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Table of Contents 1 Background Information for Teachers Parent Letter Introducing the Kit to Students plus the Student Quiz Community Resource List Lesson Plans Body Image Body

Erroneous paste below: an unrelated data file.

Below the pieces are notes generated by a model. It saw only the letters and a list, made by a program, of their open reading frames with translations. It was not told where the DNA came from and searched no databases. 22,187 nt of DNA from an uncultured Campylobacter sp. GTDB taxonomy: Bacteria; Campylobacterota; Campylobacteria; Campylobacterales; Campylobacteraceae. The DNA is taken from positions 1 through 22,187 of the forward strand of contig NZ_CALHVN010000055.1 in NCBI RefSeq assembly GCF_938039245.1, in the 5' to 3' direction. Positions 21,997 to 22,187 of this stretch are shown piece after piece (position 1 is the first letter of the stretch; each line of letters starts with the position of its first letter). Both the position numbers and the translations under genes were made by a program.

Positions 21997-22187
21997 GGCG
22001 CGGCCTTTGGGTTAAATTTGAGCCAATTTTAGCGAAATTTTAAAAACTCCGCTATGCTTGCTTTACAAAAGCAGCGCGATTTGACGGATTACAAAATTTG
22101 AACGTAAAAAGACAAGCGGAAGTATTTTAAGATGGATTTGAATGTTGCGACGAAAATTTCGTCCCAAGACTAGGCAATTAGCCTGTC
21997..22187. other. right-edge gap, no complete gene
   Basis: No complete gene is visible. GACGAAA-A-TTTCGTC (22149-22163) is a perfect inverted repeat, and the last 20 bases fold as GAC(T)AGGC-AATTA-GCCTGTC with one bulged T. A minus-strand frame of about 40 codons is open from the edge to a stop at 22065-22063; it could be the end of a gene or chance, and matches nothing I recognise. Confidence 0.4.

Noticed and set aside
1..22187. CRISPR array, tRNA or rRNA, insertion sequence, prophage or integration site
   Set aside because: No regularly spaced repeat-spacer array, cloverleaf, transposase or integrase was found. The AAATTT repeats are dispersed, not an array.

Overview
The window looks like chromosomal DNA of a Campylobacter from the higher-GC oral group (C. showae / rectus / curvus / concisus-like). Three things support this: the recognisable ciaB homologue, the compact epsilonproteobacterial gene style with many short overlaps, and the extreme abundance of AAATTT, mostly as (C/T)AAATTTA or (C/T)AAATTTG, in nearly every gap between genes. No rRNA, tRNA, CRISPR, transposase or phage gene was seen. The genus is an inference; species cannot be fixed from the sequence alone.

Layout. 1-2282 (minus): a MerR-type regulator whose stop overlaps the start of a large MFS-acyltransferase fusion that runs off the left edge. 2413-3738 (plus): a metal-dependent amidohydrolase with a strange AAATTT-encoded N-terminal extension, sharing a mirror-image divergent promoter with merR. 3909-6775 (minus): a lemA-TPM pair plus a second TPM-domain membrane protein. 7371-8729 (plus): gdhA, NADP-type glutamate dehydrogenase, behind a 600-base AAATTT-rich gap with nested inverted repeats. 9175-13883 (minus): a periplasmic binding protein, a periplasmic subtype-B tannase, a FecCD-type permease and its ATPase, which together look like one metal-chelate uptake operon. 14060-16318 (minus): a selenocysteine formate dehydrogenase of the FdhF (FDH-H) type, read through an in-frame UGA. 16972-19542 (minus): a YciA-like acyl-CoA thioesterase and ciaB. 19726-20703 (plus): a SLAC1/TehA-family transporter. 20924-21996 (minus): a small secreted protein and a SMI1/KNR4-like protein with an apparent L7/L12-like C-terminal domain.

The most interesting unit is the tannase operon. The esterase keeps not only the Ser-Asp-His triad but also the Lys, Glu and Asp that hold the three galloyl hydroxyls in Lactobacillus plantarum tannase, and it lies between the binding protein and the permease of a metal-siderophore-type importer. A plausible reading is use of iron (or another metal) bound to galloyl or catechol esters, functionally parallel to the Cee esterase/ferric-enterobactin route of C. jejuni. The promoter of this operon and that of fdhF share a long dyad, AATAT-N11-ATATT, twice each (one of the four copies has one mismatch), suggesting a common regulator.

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Table of Contents 1 Background Information for Teachers Parent Letter Introducing the Kit to Students plus the Student Quiz Community Resource List Lesson Plans Body Image Body Image: Media Influences Grade Body Image: Gender Stereotypes Grade Body Image: Size Discrimination Grade Healthy Eating/Active Living Healthy Eating/Active Living, Sleep and Mental Health Grade Healthy Eating/Active Living, Sleep and Mental Health Grade Healthy Eating/Active Living, Sleep and Mental Health Grade Building Healthy Relationships Building Healthy Relationships: Learning to Listen Grade Building Healthy Relationships: Conflict Resolution Grade Building Healthy Relationships Grade Hope Hope Box Grade Hope Suckers Grade Hope Tree: Community Experience Grade i Stress Stress and Relationships Grade Stress: Managing One Step At A Time Grade Dealing With Stress Grade Preventing Substance Use Substance Use Grade Substance Use Grade Substance Use Grade Cyber Bullying Cyber Bullying Grade Cyber Bullying Grade Cyber Bullying Grade Mental Illness and Suicidal Behavior Grade Transition from Junior High to High School: A Time of Change Grade ii Background Information for Teachers: Be Kind to Yourself and Others Why address Mental Health in Schools? We all want our students to be successful in school and in life. Students, who are healthy -- not only physically, but also socially, intellectually, spiritually, and emotionally -- are more likely to do well in school. Mental health, school success and life success are strongly linked. How is Mental Health different from Mental Illness? It is important to make a clear distinction between mental health and mental illness. Just as we can enjoy good physical health even though we may have a physical illness, we can have good mental health even though we may have a mental illness. Just as we can eat healthy food and participate in physical activity to stay physically healthy, there are things we can do to contribute to our own mental health and the mental health of others. Mental health is about how we feel about ourselves, how we behave, how we think, and how we relate to others. It means being able to cope with the normal stresses of life and have an effect on others in positive ways. The Public Health Agency of Canada describes positive mental health as the capacity of each and all of us to feel, think, and act in ways that enhance our ability to enjoy life and deal with the challenges we face. It is a positive sense of emotional and spiritual well-being that respects the importance of culture, equity, social justice, interconnections and personal dignity. What can Schools do? Schools can: create a positive social climate where students feel safe, cared for and that they belong help students develop skills to cope with stress, adversity, trauma or tragedy help students develop healthy relationships reduce stigma through education help build pathways to care Mental health promotion is embedded throughout the Health & Life Skills Curriculum in the Wellness Choices Outcomes and Relationship Outcomes in elementary and junior high school and throughout the Career and Life Management curriculum in high school. 1 To be most effective, promoting mental health should use a comprehensive school approach which includes: Education for students and their families to create awareness and develop skills A school environment, including policy, that creates a welcoming, caring, respectful and safe learning enviornment that respects diversity and fosters a sense of belonging. Partnership with parents, school councils, local businesses and community agencies. What does the Junior High Mental Health Kit: Be Kind to Yourself and Others include? This kit was created to address mental wellness for grade 7-9 students. It was developed collaboratively by Alberta Health Services (Addiction Prevention/Mental Health Promotion and Public Health) in partnership with Public School Board and Catholic School District. The lesson plans/activities in this kit address topics throughout the Alberta Education Health & Life Skills Program of Study. In addition, each lesson has take home activities to support the learning at home. There are separate lesson plans for each of grades 7, 8 & 9 on the following topics: Healthy Relationships Hope Stress Body Image Healthy Eating, Active Living & Sleep Cyber Bullying Substance Use Mental Illness and Suicide Prevention (specifically for Grade 8) Transition to High School (specifically for Grade 9) Before you Start: Information you need to know! Before teaching these lessons, you may want to inform parents that you will be talking about mental health and to invite their participation in the take-home activities included in each lesson. A sample parent/guardian letter follows. Be prepared to refer students who need support. Be familiar with referral procedures in your school district. We encourage you to complete the template provided and list local resources to support youth and families. Your community may also have a 211 list of Resources for Mental Health such as the example given for. The Teacher Guide section of this kit provides a way to introduce mental wellness to your students. The student Quiz will help to identify which topics are important to address first. 2 Using this Resource Beyond the Classroom: Another way to use the lesson plans is to organize a Student Mental Wellness Fair and rotate students through activity stations based on the lesson plans. The stations could be facilitated by a teacher, school nurse, or even an older student. Training older students to facilitate the stations helps them to develop leadership skills and be involved in peer education within their school setting. If you organize a Student Mental Wellness Fair, you may want to invite parents to attend the event. Consider incorporating the event into your Demonstration of Learning/Student Led Conferences. This is especially effective if students are leading the education station. There is a greater chance that parents will come to the event if their child is doing a presentation. You could use the lesson plans as part of broader monthly or weekly themes around mental wellness. Each month or week could focus on a different topic from the kit while bulletin boards, announcements, and activities could support the message. Other ways to promote mental wellness in your school community: Use a whole school approach involving students, parents and community partners to create a welcoming, caring, respectful and safe learning environment that may include some of the following: N N N N Gathering information from various groups about how welcoming and caring the school is from their perspective. (Consider using the Walk Around: Teacher Companion Tool, https://education.alberta.ca/admin/ supportingstudent/safeschools.) Brainstorming ways to promote mental wellness, e.g., positive recognition events, staff wellness events, peer mentoring. Ensuring that inappropriate behaviours such as teasing and bullying are addressed with consequences that focus on collaborative problem solving, reconciliation and restorative practices rather than punitive measures. Teaching social emotional learning skills. Encourage parents to start talking about positive mental health with their families. Alberta Education s Mental Health Matters has created conversation starter cards which include: questions that can be used during dinner or while driving; suggestions for fun family activities to help families stay connected; and reminders that build healthy relationships. ca/media/ /mhm-tipsheets-junior-senior.pdf Put wellness articles into the parent newsletters or on the school website. For articles that can be used, check out the Healthy Children, Healthy Teens newsletters for parents on the Alberta Health Services website: 3 Educate staff about the early warning signs of mental health concerns for students, themselves and their colleagues. It is important to know what to do if they recognize problems (make sure to complete the template with your community resources). Talking about mental illness does not make it worse. Some of the most common mental health concerns in youth are anxiety, depression and eating disorders. Consider becoming a trained Mental Health First Aid responder. For more information go to the Mental Health First Aid website at 4 Date: Dear Parent/Guardian, I would like to tell you about a set of lessons being taught in your child s classroom in the next week(s). The lessons are from a kit called Be Kind To Yourself & Others. This kit was developed in partnership with Alberta Health Services (Addiction Prevention/Mental Health Promotion and Public Health) in partnership with Public School Board and Catholic School District. The kit was made as a resource to support the areas of the Alberta Education Health and Life Skills Program of Studies that deal with mental wellness. My hope is that the activities in this kit will help youth learn about their strengths, and give them ideas to support their mental wellness. A sample of topics includes: developing healthy relationships having hope dealing with stress having a positive body image developing good habits around eating, exercise and getting enough sleep dealing with cyber bullying preventing substance use addressing the stigma about mental illness and suicide prevention transitioning from Junior High to High School Why address mental wellness? Youth today are experiencing more and more stress and anxiety than ever before. These lessons will help your teen learn skills that will support their mental wellbeing, physical health, and even school achievement. We hope that you can have some talks with your teen about the activities they will be doing during these lessons. We encourage you to help them with their take home activities that are part of each lesson. Together, we can have a positive influence on youth and provide them with the skills they need to achieve mental wellness. Sincerely, 5 Introducing the Kit to Students plus the Student Quiz Discuss with students: 1 What does being healthy mean to you? Health is a resource for everyday life. Health is influenced by many things, i.e., income, education, genetics, culture, gender, health services, justice, and personal choices. Health has two parts: physical health and mental health. Someone can still be healthy if they have a long-term chronic health condition, like diabetes or depression, as long as they look after their health condition. 2 What does mental wellness mean to you? It is not just the absence of mental illness. Being mentally well can help someone to reach their full potential. It is affected by the things we do over the day, like getting enough sleep, proper nutrition and adequate physical activity. Physical, mental and spiritual health are all closely interconnected, i.e., what s happening with one impacts the others. Activity Start by having students do the Be Kind to Yourself & Others Quiz located in this section (remind students that it is anonymous). After the students have completed the quiz, discuss how each statement impacts mental wellness. Collect all the student s quiz and collate the results. See Lesson Correlation to Quiz in this section for associated lesson plans. If student responses are mostly positive, consider discussing with the class what lesson topics they would enjoy learning more about. If you have a number of problematic responses to individual questions, you may want to address it with the whole class by teaching the corresponding lesson plan. Encourage students to ask for help if difficult feelings arise during the quiz or other lessons throughout the unit (see local resource list included in Resource Section of binder, for appropriate supports). 7 Be Kind to Yourself & Others Quiz Take this quiz to learn how you re being kind to yourself and others. Pick one answer. Question Often Sometimes Never I think I am good at developing healthy relationships with others. I often skip meals. I feel hopeful most of the time. I usually do not get enough sleep at night. I usually manage stress in a healthy way. I feel judged by others based on what I look like. I seldom do any exercise, even walking. I have received disturbing messages on my cell phone from another student. I sometimes have a drink of alcohol with my friends on week-ends. Grade 8 Students only: I am worried about someone because I think they might be depressed, or have other mental health problems. Grade 9 Students only: I feel prepared to go to a new school next year for high school. Thank you! Have fun using this quiz in your classroom to talk about how you can continue to be kind to yourself and others. 8 Lesson Correlation to Quiz Question: I think I am good at developing healthy relationships with others. I often skip meals. Associated Lesson Plans in the Mental Wellness Kit: Healthy Relationships (Grades 7, 8, 9) Healthy Eating, Active Living & Sleep (Grades 7, 8, 9) I feel hopeful most of the time. Hope (Grades 7, 8, 9) I usually do not get enough sleep at night. I usually manage stress in a healthy way. I feel judged by others based on what I look like. I seldom do any exercise, even walking. I have received disturbing messages on my cell phone from another student. I sometimes have a drink with my friends on week-ends. Healthy Eating, Active Living & Sleep (Grades 7, 8, 9) Stress (Grades 7, 8, 9) Body Image (Grades 7, 8, 9) Healthy Eating, Active Living & Sleep (Grades 7, 8, 9) Cyber Bullying (Grades 7, 8, 9) Substance Use (Grades 7, 8, 9) Grade 8 Students only: I am worried about someone because I think they might be depressed, or have other mental health problems. Grade 9 Students only: I feel prepared to go to a new school next year for high school. Mental Illness & Suicide Prevention (Grade 8) Transition to High School (Grade 9) Thank you! Have fun using this quiz in your classroom to talk about how you can continue to be kind to yourself and others. 9 Evaluating the Mental Health Kit We hope the Junior High School Mental Health Kit Be Kind to Yourself and Others assists teachers in presenting various mental wellness concepts, and meeting the corresponding outcomes of the Alberta Education Health and Life Skills Curriculum. Since the educators who use this kit are the best people to identify its strengths and weaknesses, please provide us some feedback. We appreciate feedback on all aspects of the kit, from the Classroom Introduction to individual lesson plans. Please copy as many pages of this evaluation as you need, and identify which component you are providing feedback on. Thank you for your time in helping us to improve this resource! How do you rate: section being evaluated Very Not At All If not (2 or 1) please explain: 1 Useful? Easy to understand? Well organized? Received well by students? Linked to Health Curriculum? Other comments Please forward your evaluations to your school nurse, Or FAX to: Public Health, School Health Consultant: Instructions for Making the Be Kind to Yourself and Others Kit This kit consists of a manual with several lesson plans on various topics, including corresponding activities. If you have received an electronic copy of the manual, you will require only a binder and dividers to make this kit. Please note: There is a section in this manual to include a Resource List, in the event that the student or family needs referral for assistance. Please take the time to complete this section. We have included a template that can be completed with your local resources. 11 Community Mental Health Resources for Youth and Families Mental health related resources are located in many communities. Find out the resource agencies in your community and complete this list for easy reference in case a student or family needs assistance. Local Community Mental Health Clinic: Local Distress Lines: Local Hospital: Local Community Health Centre: Health Link Alberta Call Centre: Canadian Mental Health Association: For information about the CMHA Branch in your area, please see the CMHA National website at Your School District Support Services: Kid s Help Phone: Other: 13 Resources for Mental Health May 2015 Visit to obtain a new copy if more than 6 months old. Assessment / Testing / Treatment Alberta Health Services (AHS) Community Mental Health Clinic Child and Adolescent Mental Health Intake (4.5-18yrs) University of Alberta Hospital Psychiatric Treatment Clinic CASA Child, Adolescent & Family Mental Health (under 5yrs; for 5-18yrs access through Child and Adolescent Mental Health Intake, see above) Psychologists Association of Alberta Psychologist Referral Service TALK (8255) University of Alberta - Faculty of Education Clinical Services (September-April) Advocacy / Information / Referral Alzheimer Society of Alberta Canadian Mental Health Association (CMHA) The Office of the Alberta Health Advocates Mental Health Patient Advocate Schizophrenia Society of Alberta Wellness Network, The Support Network Wellness Quiz... Employment / Living Skills / Training Alberta Health Services (AHS) Community Mental Health Clinic DECSA - Assets for Success EmployAbilities Excel Society x221 Goodwill Industries of Alberta On Site Placement (OSP) Prosper Place Clubhouse Volunteer - Volunteer Connections Recreation and Social Programs Canadian Mental Health Association (CMHA) Community Linking Program Committee Challenge by Choice Prosper Place Clubhouse Inner City Mental Health Services Bissell Centre x166 Boyle McCauley Health Centre Boyle Street Community Services E4C Immigrant Mental Health Services Mennonite Centre for Newcomers Multicultural Health Brokers Co-op Ltd Crisis (call 911 if in immediate danger) Alberta Health Services (AHS) - Mental Health Community Urgent Services and Stabilization Team (FKA: Adult Crisis Response Team; 24/7) Children s Mental Health - Crisis Line Mental Health Help Line (24/7) Crisis Support Centre, The Support Network Distress Line (24/7) HELP (4357) Government of Alberta Mental Health Apprehension Warrant Suicide Education and Support CMHA - Community Education Applied Suicide Intervention Skills Training (ASIST) Crisis Support Centre, The Support Network... Distress Line (24/7) HELP (4357) Suicide Grief Support Program (SGSP) Suicide Caregiver / Bereavement Support Services Mood Disorders - Educational Groups Catholic Social Services Family Living Program - Creating a Positive Perspective / Overcoming Depression and Adversity (10 weeks; 18 + yrs; $300; limited subsidies) Housing / Supported Independent Living Alberta Health Services (AHS) Community Care Access (eligibility assessments for programs in residential settings) Canadian Mental Health Association (CMHA) Housing Program E4C Support Groups Alberta Caregivers Association Alberta Health Services (AHS) Family Matters Support Group Anorexics and Bulimics Anonymous Canadian Mental Health Association (CMHA) Drop-In Family Peer Support Group Co-Dependents Recovery Society ElderCare - Caregiver Support CARE (2273) Emotions Anonymous (depressed, anxious, etc.) Organization for Bipolar Affective Disorders Schizophrenia Society of Alberta Walk-in Counselling Society of Healthy Living with Bipolar Diagnosis Steps to Wellness for Anxiety and Depression For counselling options available in your area Dial within for more information or if you cannot find the particular service you are looking for. If 211 is not yet available in your area call INFO (4636). Inclusion of an agency or service on this list does not constitute an endorsement by 211. 16 Body Image: Media Influences Alberta Education Health & Life Skills Program of Studies Outcomes 7Grade The student will W 7.2 W 7.4 Examine personal grooming/cleanliness, and evaluate the impact of grooming/cosmetic advertisements on personal grooming habits/ choices. Analyze the messages and approaches used by the media to promote certain body images and lifestyle choices. R 7.1 Analyze ho